Ican’t put my finger on when it started, but it seems that every menu now lists the provenance of its cheeses and meats. Boutique shops and large stores alike host events that invite customers to meet the artists and designers behind the wares they sell. Farmers’ market
stands are piled with produce grown locally as well as driven in from
hundreds of miles away. The Nextdoor app and online network has supplanted bulletin boards at the local library. And “glocalization”—selling
local goods internationally, and adapting global goods for local markets—
has become a buzzword. So exactly what does it mean these days to
support one’s community? What exactly is my community?
These days, I think the definition of community morphs, depending on the
topic. For example, when specifying
materials, LEED has taught us
to favor manufacturers located
within 500 miles of the project.
By doing so, not only do we
lower the carbon footprint of
transporting those materials to
the site, but we are also then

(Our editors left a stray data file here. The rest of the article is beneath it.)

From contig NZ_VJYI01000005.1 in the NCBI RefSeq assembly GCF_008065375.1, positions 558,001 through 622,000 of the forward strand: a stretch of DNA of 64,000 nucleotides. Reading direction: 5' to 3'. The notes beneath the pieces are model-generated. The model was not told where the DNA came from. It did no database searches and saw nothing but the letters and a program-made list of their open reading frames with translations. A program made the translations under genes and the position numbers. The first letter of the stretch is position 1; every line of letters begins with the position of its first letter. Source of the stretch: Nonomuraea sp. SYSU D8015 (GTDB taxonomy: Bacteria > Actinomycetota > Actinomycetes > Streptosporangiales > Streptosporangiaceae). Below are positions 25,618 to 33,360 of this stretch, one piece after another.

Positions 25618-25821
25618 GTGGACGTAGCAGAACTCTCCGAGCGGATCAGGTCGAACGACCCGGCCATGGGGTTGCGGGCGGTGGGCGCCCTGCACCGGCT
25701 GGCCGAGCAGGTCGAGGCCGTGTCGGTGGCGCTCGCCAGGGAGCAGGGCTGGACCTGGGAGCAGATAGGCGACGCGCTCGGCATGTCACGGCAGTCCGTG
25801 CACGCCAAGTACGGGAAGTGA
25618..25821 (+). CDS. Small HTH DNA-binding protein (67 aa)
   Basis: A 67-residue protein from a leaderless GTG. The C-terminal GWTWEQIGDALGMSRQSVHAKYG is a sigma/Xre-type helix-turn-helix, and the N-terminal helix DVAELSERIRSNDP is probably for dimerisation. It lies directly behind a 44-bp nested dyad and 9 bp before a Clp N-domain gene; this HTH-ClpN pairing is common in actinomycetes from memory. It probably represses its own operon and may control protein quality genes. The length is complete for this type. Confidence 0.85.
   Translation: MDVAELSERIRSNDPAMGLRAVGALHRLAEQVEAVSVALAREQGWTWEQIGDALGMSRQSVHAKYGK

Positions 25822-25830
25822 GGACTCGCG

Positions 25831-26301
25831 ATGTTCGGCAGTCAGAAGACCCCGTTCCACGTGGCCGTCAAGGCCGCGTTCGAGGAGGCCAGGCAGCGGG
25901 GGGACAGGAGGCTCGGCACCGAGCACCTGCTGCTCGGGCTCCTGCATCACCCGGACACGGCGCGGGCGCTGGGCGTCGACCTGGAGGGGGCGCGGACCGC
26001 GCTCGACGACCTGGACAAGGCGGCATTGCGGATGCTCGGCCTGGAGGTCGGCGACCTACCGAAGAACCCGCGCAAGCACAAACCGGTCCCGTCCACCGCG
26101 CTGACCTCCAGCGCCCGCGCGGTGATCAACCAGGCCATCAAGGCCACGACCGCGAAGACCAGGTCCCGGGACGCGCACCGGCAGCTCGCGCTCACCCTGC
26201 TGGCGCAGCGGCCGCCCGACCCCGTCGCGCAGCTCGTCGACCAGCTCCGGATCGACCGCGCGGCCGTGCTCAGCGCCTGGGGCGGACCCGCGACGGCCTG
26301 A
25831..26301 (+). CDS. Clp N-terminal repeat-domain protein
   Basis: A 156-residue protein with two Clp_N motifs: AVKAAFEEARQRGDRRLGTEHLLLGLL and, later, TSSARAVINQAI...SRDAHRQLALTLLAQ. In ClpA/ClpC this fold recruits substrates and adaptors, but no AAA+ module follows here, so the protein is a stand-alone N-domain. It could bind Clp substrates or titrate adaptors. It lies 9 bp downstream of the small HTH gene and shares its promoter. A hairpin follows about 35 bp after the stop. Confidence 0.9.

supporting our local or regional
firms: a win-win.
To lower construction costs,
we’ve been taught to use methods that
the local labor force is familiar with so we
don’t have to hire expensive talent from far away. We’re also then
providing employment for those who live nearest to us and helping
the local economy.
My firm, Steinberg, works with many developers, some with a
global presence while others are more regionally focused. They hire us
to design multifamily projects that are thoughtfully distinct from those
of their competitors, and often this means imbuing a local vibe to the
spaces. One project, for example, consists of live-work lofts in Los
Angeles’ Arts District, a vibrant, eclectic area where former factories
and warehouses have given way to the hippest of bars and galleries.
So, we’re hiring local muralists to create wall art, and we’re incorporating
light fixtures that a local artist creates from bike chains she gets from
downtown bike shops.
But the definition of community goes beyond geographic boundaries
when we’re talking about communities of people with common interests.
The Internet has made it possible for anyone with wi-fi (or a modem) to find
kindred spirits in even the most arcane subjects. And websites such as
By Charrisse Johnston, ASID, LEED AP BD+C, Associate AIA
Circle 156 on the reader service card or visit interiorsandsources.com/freeinfo 76
Acting within communities now reaches far beyond
what is local geographically.